The concept of market research is simple – the more you research, the better you understand your idea, which in turn will help you make “informed” decisions.
My recommendation to you is to use your market research to conceptualize an MVP by following the below steps:
- Design a useful questionnaire to find out if people are willing to pay for the problem to be resolved
- Gather relevant information from the internet and social media
- Identify gaps in the service offered by your potential competitors to find a USP (Unique Selling Point)
Goals and Objectives
Once your market research is complete, your startup has moved from idea to paper. i.e., it is no more figment of your imagination. Instead, it is a concept that has a shape.
Time to define the core aspects around which it will be built, which means you move a step further and set the vision, mission, objectives, and goals of your startup.
This step is essential as you are defining the core values of your startup as Goals and objectives. It helps you remain focused and assemble the resources of the business under one umbrella. If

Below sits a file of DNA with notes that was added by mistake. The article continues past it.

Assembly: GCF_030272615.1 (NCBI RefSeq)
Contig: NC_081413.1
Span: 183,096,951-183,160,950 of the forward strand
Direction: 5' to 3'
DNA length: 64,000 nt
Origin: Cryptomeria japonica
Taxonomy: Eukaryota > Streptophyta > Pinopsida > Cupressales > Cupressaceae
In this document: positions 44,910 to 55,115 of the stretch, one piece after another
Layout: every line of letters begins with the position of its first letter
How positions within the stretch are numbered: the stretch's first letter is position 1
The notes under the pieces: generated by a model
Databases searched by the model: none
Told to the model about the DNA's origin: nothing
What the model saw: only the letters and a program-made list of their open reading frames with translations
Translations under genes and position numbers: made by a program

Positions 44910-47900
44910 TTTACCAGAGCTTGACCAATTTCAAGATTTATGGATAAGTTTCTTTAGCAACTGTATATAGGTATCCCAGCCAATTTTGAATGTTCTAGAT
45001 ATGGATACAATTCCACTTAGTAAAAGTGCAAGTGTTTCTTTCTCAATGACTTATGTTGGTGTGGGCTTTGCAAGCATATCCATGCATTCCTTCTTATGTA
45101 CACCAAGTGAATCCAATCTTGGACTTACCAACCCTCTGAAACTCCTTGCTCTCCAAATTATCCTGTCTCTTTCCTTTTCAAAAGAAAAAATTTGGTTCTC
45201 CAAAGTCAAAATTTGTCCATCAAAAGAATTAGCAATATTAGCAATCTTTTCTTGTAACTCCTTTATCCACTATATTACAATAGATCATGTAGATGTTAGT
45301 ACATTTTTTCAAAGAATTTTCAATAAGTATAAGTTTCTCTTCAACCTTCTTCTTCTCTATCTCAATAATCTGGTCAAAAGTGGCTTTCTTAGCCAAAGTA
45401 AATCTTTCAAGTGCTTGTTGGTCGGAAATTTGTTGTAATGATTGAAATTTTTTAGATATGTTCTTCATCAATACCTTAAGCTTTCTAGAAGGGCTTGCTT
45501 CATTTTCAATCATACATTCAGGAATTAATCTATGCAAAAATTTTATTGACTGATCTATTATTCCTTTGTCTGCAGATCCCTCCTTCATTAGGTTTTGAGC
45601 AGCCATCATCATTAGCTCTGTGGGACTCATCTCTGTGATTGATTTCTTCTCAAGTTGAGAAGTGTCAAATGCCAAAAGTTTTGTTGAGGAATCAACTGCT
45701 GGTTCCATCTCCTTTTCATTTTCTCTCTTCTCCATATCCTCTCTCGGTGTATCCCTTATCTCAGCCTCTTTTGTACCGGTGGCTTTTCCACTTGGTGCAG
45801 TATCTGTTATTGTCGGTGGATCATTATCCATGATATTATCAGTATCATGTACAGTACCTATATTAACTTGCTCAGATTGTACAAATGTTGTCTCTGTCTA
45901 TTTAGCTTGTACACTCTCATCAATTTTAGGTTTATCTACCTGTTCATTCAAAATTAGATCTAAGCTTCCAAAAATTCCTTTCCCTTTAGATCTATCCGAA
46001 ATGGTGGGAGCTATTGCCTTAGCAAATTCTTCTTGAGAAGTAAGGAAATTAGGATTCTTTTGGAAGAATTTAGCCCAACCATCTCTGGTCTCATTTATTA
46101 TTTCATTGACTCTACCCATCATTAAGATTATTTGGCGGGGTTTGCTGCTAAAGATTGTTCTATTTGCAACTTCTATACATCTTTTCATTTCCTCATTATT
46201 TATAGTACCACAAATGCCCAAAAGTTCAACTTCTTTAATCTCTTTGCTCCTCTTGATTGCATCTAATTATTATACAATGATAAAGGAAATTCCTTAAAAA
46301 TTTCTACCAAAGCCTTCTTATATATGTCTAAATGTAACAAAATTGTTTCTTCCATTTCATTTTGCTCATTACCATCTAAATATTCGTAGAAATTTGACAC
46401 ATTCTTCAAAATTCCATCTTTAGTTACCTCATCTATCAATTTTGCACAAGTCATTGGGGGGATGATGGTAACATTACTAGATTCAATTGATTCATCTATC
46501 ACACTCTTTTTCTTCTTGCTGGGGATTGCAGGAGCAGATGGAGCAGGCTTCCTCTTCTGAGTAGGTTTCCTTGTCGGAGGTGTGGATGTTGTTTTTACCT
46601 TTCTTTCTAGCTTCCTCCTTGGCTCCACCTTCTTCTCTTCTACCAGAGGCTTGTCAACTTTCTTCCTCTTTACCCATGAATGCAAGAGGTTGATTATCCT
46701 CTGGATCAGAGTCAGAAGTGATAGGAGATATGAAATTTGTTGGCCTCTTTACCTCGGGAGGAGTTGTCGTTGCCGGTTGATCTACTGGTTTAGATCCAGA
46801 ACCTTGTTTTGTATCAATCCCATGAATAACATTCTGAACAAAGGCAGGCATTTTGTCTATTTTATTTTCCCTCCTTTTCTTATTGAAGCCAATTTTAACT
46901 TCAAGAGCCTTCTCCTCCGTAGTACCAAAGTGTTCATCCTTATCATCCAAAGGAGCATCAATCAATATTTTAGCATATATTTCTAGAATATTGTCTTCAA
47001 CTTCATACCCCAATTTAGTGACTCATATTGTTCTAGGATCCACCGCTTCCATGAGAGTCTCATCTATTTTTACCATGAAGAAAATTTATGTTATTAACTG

your blueprint denotes where you are heading; your goals define why you are going that way.
- Goals should meet the SMART criteria (Smart, Measurable, Actionable, Relevant, Time-Bound)
- Have a set of both short-term and long-term objectives
- The vision statement should capture your business’s forecasted position in future
- The mission statement underlines the core values and the purpose of your business.
Well! If you have completed the first two steps, you are onto an especially important step called “Resource Acquisition.”
By now, you have the idea, the concept, a simple market research document, and a mission/objective statement – all you got to do is now “plan your resources.”
Resources here refer to financial, human, educational, and physical resources that will be required to give shape to your venture.